Group wants new bike path linking city to monument
Grand Junction has some big-time visitor draws in Colorado National Monument and a vibrant downtown. Can you imagine if the three miles between the two were connected by a bike path?
Local conservation group Mesa Land Trust can, and its directors are beginning a public process this week to gather community information about how that vision might become a reality.
The organization—which recently purchased and turned into open space a parcel called the Three Sisters, in the same Monument Road corridor—hopes that the community will line up to support a similar project to create a safe off-road bike path along the critical road.
“As we were meeting with people and leading tours up (at Three Sisters), you look up Monument Road and you just go, ‘There’s so much more that we can do,’” said Libby Collins, project coordinator for the Mesa Land Trust. “The tourism and visitor potential is incredible.”
Community meetings to discuss the trust’s “Building a Vision for Monument Road” are scheduled for Tuesday and Wednesday this week, the first of what will be many opportunities for people with a stake in the project to meet and talk.
That range of people is a wide one: bikers and trails users of the Tabeguache system, users of the Riverfront Trail system who would love the chance to ride safely all the way to the monument, residents in the many communities on the Redlands, even business owners downtown who could take advantage of a new path connecting the two visitor draws.
“We need to convene a community dialog. Let’s find out what we want to do,” Collins said.
“There are few places where downtown businesses are so close to beautiful recreation resources like the Colorado National Monument and Tabeguache trail areas,” said Mesa Land Trust Executive Director Rob Bleiberg in a press release.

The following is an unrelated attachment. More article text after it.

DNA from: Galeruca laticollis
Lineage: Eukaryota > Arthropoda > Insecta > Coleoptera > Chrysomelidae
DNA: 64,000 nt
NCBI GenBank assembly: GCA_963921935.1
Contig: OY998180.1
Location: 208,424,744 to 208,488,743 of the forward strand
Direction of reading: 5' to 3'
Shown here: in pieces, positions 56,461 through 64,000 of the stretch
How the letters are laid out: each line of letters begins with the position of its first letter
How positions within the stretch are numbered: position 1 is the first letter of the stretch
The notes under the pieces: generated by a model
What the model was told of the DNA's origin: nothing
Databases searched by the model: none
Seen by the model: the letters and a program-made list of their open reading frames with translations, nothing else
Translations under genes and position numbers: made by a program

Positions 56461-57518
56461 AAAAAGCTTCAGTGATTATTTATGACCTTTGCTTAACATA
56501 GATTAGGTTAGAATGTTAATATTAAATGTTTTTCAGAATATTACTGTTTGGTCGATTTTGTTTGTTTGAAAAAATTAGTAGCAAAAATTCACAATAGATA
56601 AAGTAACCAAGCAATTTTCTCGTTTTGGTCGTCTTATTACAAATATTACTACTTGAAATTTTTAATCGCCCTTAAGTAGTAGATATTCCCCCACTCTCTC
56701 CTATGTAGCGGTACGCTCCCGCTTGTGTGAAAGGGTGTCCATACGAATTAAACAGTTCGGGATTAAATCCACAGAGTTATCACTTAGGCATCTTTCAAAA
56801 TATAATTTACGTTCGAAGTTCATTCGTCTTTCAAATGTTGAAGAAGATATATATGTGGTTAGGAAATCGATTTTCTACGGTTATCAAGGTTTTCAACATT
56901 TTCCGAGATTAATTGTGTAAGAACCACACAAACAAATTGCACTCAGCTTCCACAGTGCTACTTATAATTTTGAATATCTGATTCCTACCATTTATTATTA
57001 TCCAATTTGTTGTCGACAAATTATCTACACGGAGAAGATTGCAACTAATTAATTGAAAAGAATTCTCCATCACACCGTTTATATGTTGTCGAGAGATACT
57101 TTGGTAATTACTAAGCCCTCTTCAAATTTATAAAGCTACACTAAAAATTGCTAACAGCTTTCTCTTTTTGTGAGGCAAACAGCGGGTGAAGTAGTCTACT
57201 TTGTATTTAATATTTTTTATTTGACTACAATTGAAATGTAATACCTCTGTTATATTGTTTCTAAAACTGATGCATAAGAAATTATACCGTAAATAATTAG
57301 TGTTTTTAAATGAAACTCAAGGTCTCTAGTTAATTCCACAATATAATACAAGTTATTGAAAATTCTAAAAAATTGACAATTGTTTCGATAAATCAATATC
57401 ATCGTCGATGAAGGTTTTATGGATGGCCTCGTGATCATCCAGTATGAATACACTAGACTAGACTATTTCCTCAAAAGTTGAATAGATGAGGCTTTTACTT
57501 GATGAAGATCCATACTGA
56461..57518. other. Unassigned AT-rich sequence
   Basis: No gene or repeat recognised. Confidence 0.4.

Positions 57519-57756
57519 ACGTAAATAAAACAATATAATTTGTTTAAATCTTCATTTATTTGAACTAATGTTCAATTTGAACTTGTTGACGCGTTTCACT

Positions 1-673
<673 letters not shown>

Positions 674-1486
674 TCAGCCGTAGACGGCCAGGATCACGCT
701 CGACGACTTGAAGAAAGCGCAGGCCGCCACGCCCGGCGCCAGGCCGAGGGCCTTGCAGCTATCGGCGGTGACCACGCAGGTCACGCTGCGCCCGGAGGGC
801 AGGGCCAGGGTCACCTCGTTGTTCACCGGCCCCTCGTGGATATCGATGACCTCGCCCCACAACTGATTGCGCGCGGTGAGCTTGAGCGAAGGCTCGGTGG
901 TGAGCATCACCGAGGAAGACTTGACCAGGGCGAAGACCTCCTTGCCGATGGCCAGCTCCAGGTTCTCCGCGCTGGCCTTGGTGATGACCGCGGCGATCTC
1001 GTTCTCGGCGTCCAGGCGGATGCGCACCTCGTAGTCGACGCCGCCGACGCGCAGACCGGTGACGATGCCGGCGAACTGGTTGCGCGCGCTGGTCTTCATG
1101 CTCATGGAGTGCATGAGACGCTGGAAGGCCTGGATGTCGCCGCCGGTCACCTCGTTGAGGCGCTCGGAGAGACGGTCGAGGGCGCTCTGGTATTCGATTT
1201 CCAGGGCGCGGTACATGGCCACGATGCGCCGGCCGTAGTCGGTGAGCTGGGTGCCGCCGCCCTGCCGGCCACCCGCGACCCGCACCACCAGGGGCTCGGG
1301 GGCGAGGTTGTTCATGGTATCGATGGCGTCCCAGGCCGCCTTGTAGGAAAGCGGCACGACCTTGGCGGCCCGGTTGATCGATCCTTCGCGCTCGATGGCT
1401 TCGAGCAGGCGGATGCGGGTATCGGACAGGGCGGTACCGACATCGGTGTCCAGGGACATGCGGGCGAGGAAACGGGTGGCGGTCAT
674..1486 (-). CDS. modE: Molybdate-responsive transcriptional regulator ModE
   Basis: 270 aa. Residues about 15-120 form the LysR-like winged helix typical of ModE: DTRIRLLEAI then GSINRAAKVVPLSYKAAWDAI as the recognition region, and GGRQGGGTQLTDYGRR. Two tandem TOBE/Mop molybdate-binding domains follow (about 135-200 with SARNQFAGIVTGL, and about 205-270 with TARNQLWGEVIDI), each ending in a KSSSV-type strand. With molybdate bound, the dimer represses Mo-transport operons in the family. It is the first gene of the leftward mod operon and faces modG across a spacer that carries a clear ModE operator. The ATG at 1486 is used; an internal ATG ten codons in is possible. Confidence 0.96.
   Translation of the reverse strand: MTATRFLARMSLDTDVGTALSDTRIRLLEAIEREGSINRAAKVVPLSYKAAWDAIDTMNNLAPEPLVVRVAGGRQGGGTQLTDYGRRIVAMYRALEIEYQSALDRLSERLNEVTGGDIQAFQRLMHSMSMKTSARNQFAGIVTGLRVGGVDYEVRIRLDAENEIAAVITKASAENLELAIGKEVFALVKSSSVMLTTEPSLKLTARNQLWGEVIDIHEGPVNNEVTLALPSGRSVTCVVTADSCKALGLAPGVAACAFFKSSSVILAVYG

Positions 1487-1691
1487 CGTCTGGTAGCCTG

The partner list in the potential project is also a long one. The Mesa Land Trust, the city of Grand Junction, Mesa County, Colorado National Monument and the BLM are all expected to be a part of the process.
A key stakeholder group can be found in the folks downtown — the bike shops, restaurants and hotels who would likely see great benefit from an off-road connection between downtown and the monument.
Steve Gunderson, Western Slope Region President for U.S. Bank, said in support of the project that building this vision “strengthens the community by bringing people together to develop a stronger asset for our local residents and local economy.”
The trust also received a technical support grant from the Rivers, Trails, and Conservation Administration, within the National Park Service, to convene the public discussion and provide overall support for the project. That includes an interactive website where people can leave comments on a host of project topics at http://www.monumentroadvision.com.
As Collins explained, both the city of Grand Junction and Mesa County have eyed the Monument Road area for a path in the past, via the Redlands Area Plan and a trail plan from the city’s Urban Trails Committee. And when the recent Three Sisters project came about, the city in particular said they’d like to see Mesa Land Trust to do even more, Collins said.
What’s lacking, though, is the overall vision—which is what the new community outreach effort is all about. Once the community’s plan comes together, Mesa Land Trust then gets to work approaching landowners about either conservation or trail easements, or buying pieces of property outright, to make the project a reality.